The boxcar swayed back and forth clacking darkly over cold steel tracks. Cracks in the doors provided ventilation for the small fire in the old bucket. Five shabby men, smelling the smell such men smell, sat around it warming their hands, tugging on tattered coats. With the hypnotic swaying of the train, only mono-syllabic words were spoken.

"By me," the first grunted.

"Check," said the nervous voice next to him.

"Me too,'" said the fourth.

"Queens bet two," said the last man, throwing in two brown cigarette butts.

"Call! Les' see whut you got," said the man next to him, and threw in two butts. So with each around the circle. The man with the pair of Queens looked around at his companions with obvious contempt.

"You don't 'low that I got'em?" he snarled.

"You say you got'em, Bo. Den 'les see'em!"

One man lay clutched up on rags gathered in a heap on the floor near the fire. He stirred, or perhaps you might say, 'jerked' as if in spasm.

"Don't look like Pete's feelin' none too good." As if on cue, Pete turned over and retched on the floor. The bile which came up glistened red in the yellow flame of the fire. He groaned, clutched more intensely at his stomach and drew himself into a fetal position.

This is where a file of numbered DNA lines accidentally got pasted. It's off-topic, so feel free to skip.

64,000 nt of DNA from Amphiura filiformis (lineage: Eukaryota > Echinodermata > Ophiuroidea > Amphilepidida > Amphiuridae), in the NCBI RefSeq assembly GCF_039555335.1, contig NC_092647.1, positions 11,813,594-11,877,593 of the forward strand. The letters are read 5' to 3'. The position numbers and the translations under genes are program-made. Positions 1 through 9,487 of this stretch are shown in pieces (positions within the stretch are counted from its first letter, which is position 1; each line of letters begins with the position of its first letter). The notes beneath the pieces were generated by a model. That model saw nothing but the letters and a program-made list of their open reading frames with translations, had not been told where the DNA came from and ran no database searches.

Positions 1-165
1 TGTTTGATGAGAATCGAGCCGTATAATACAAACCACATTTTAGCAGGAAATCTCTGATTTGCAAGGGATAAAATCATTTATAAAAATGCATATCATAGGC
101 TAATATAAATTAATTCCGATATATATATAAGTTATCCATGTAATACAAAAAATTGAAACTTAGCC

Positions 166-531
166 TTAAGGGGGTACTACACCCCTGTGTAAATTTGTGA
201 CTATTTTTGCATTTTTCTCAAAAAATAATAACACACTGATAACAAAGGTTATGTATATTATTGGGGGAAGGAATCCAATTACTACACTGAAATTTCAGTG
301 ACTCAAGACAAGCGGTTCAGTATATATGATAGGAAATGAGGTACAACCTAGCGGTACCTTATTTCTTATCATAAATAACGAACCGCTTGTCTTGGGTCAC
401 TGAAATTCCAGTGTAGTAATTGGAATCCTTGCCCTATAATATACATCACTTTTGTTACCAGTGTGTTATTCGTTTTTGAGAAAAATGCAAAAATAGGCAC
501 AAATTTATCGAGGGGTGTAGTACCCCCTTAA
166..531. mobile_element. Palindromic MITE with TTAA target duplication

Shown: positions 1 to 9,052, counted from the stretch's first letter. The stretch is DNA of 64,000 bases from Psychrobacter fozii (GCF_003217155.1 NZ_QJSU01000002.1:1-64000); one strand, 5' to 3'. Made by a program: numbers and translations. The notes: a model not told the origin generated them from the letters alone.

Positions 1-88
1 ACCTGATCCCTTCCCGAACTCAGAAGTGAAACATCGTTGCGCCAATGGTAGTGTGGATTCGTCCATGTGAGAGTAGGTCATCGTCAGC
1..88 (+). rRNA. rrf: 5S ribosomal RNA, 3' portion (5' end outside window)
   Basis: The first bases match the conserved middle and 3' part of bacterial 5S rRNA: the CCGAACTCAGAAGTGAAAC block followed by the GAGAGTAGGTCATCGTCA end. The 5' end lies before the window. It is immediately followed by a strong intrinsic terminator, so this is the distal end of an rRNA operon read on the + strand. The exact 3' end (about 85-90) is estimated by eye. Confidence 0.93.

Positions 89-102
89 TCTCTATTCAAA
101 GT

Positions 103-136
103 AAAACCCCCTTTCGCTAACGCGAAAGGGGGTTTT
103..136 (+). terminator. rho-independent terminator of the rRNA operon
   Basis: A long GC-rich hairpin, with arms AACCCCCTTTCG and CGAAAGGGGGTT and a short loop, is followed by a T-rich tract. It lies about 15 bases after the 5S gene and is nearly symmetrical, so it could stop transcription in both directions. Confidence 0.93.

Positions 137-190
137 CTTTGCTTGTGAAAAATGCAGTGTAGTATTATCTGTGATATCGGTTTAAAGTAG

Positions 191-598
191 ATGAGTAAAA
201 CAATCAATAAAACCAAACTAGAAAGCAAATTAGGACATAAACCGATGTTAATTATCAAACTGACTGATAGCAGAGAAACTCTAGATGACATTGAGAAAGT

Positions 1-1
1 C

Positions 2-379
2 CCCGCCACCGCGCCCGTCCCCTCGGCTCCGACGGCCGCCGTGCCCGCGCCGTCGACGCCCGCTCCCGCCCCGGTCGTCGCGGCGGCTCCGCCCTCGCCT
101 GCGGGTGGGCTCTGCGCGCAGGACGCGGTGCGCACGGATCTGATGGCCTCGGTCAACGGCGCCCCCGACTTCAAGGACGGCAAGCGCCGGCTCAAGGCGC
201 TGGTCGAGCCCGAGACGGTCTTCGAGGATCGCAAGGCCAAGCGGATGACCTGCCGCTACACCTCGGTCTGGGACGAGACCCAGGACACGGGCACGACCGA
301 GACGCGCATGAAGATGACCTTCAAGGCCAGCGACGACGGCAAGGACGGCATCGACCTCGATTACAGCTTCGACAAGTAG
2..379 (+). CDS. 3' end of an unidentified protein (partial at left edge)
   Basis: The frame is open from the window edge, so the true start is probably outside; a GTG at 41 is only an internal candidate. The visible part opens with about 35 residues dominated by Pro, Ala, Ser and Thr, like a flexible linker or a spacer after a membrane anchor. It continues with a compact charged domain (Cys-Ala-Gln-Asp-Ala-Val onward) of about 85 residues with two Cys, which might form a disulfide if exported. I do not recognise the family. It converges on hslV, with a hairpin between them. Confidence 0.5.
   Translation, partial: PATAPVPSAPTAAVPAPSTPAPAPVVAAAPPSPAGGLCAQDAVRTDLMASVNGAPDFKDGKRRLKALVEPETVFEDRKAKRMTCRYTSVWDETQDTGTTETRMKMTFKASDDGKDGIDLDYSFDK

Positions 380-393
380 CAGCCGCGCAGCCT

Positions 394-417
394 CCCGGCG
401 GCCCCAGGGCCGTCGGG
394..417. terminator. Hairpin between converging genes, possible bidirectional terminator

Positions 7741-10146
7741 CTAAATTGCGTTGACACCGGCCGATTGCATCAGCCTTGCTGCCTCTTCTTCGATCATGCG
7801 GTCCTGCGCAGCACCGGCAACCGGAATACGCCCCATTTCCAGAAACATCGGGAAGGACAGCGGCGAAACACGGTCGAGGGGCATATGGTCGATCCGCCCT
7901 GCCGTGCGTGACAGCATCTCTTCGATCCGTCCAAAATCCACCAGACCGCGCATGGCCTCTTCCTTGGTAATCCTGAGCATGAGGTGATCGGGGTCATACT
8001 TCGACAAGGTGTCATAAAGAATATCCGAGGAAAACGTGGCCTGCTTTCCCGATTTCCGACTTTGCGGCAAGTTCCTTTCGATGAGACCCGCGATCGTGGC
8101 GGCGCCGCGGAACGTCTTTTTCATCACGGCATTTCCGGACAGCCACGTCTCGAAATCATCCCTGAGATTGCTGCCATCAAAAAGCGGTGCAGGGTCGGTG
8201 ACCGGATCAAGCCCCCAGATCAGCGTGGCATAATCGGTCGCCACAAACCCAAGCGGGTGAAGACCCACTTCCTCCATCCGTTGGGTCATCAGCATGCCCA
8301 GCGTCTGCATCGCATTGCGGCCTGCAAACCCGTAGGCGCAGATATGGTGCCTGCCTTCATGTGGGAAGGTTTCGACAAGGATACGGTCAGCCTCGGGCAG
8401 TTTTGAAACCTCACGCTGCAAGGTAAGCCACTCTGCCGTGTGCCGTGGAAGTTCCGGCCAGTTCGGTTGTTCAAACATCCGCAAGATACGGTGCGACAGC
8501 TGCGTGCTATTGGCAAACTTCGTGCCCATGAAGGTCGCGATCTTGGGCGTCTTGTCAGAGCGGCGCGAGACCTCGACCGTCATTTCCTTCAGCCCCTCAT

A large figure of a man loomed from the shadows. The others looked up from their game in surprise.

"Where'd you come from, Shamus?"

The man appeared even worse than the others. Dressed in baggy pants and ancient brogans, he wrapped himself in old, tattered sections of burlap to cover his threadbare shirt. He had no coat. He tugged at the rags to keep his skin from being exposed to the cold.

"Look like he ain't got much," the others observed. The man had yet to speak.

"I asked where you come from, big fella?"

"'I've been in the corner," the man responded.

"I ain't dumb mister," he replied, "din't figger you jus' popped outen' thin air. Where'd you come from? When'd you hop this freight?"

"My name's Jude," he said gently.

Laughter. "Jude! Hey this 'Bo's got a name!" More laughter. Most of them had forgotten that they too, once had names. This guy still had his. What a rube!

"What's the matter with him?" the newcomer pointed a big calloused finger at the figure lying on the floor.

"Pete? Aw, he's poorly. Sumthin' he et, mebbe."

The stranger bent over the writhing tramp and examined him, stopping to loosen some of the sick man's clothes.

"You a doctor or sumthin'?" Hilarious laughter.

The man smiled. He laid his palm on Pete's head. "He's burnin' up with the fever." The sick man visibly trembled when Jude touched his forehead.

Copyright: Paul D. Morris, 1985-2004